Jakatra is in turmoil after elections

Jakatra is in turmoil after elections

The transition of power has always been a daredevils job for nations. In some parts of the world its relatively calm, but in others, no one can truly predict how the things might pan out.
Joko “Jokowi” Widodo became president of Indonesia last month with 55% votes. His reign has started with extreme challenges.

Protestors are on the road, around six of them lost their lives and 200 wounded by Wednesday. The protestors are supporters of presidential candidate and former military general Prabowo Subianto. They are claiming rigged elections and fraud. Subianto’s supporter has denounced the election result.

20000 police were deployed on the second day of protests to subdue the situation. Major roads and public transport routes were shut in the center of the capital Jakarta. Thousands of protesters thronged near the Elections Oversight Body, Jalan Thamrin. The crowd grew within hours. Police are using rolls of barbed wire and heavy cement barricades to keep the mob away from Government offices.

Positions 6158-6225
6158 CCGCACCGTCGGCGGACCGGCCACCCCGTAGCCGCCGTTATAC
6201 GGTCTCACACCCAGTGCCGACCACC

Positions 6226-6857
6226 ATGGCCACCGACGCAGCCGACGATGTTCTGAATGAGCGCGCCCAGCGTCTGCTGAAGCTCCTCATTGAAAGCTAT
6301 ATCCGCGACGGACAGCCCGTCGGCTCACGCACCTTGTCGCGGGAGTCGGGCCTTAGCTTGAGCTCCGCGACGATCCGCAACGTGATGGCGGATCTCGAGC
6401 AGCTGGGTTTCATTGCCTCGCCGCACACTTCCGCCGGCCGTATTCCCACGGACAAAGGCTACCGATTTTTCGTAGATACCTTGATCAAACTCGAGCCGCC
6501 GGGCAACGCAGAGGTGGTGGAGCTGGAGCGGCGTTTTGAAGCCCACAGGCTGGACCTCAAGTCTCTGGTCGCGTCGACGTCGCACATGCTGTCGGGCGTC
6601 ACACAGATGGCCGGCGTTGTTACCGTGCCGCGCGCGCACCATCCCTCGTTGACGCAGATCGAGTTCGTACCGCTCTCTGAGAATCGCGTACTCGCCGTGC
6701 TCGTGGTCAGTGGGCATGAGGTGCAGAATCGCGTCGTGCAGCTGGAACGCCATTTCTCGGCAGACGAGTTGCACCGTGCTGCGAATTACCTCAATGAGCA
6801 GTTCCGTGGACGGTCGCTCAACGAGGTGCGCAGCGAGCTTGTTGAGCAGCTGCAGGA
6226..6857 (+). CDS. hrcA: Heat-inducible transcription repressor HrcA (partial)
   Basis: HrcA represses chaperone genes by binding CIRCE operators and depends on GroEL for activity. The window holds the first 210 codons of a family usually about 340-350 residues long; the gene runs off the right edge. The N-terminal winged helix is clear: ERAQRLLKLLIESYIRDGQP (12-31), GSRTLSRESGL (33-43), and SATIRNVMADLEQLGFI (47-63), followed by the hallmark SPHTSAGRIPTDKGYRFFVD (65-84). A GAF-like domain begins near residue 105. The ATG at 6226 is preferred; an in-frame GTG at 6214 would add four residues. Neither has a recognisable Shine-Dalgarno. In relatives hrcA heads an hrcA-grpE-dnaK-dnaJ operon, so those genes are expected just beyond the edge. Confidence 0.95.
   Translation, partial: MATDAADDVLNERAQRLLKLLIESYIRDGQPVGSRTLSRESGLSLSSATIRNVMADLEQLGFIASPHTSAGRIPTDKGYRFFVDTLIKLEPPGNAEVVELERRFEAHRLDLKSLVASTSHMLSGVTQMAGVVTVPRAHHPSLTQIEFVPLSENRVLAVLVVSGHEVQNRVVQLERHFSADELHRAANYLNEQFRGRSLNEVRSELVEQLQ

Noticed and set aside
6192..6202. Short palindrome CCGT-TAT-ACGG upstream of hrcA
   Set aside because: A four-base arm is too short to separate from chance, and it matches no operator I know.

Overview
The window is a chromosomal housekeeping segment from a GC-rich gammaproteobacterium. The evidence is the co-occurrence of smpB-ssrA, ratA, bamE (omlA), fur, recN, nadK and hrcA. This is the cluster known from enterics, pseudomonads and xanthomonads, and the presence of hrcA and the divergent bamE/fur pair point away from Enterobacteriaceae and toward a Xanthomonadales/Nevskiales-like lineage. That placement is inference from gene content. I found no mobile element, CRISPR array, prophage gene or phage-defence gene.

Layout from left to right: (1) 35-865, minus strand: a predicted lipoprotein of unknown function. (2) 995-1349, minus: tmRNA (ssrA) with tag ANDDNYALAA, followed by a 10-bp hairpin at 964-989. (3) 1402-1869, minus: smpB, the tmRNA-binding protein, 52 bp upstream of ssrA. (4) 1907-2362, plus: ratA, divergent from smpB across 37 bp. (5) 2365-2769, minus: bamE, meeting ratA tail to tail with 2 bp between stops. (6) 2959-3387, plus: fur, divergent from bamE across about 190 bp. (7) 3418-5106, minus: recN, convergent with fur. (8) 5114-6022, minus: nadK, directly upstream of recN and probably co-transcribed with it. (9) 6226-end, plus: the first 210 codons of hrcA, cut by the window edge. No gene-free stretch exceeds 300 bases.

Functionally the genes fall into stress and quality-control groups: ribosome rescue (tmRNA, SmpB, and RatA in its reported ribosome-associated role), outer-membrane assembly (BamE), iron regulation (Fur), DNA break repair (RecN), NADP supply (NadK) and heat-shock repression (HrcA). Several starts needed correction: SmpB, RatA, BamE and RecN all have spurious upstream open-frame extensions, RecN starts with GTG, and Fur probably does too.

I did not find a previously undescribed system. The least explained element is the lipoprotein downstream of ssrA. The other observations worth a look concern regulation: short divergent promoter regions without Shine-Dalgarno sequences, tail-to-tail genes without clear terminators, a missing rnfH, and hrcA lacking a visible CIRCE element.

One of the protestors traveled from Surabaya, about 800km from the Jakarta has reached the capital with friends. She said
“We are here because we want a president who is honest and fair, We don’t care who the president is,” she told Al Jazeera. “But as Indonesians, we must care about our elections and make sure they are just and valid.”

At 1:30 pm local time (05:30 GMT), the coordinating minister for political, legal and security affairs, Wiranto, announced a ban on social media sites in certain areas of Jakarta to stop the spread of fake news and rumors.

I am a writer and critic with a passion for Politics and International relations. Being a business graduate, I work in one of the fastest growing IT companies in Pakistan. I am also the co-founder and have remained editor-in-chief of IU Gazette. I consider learning as vital as breathing and love to inspire and be inspired.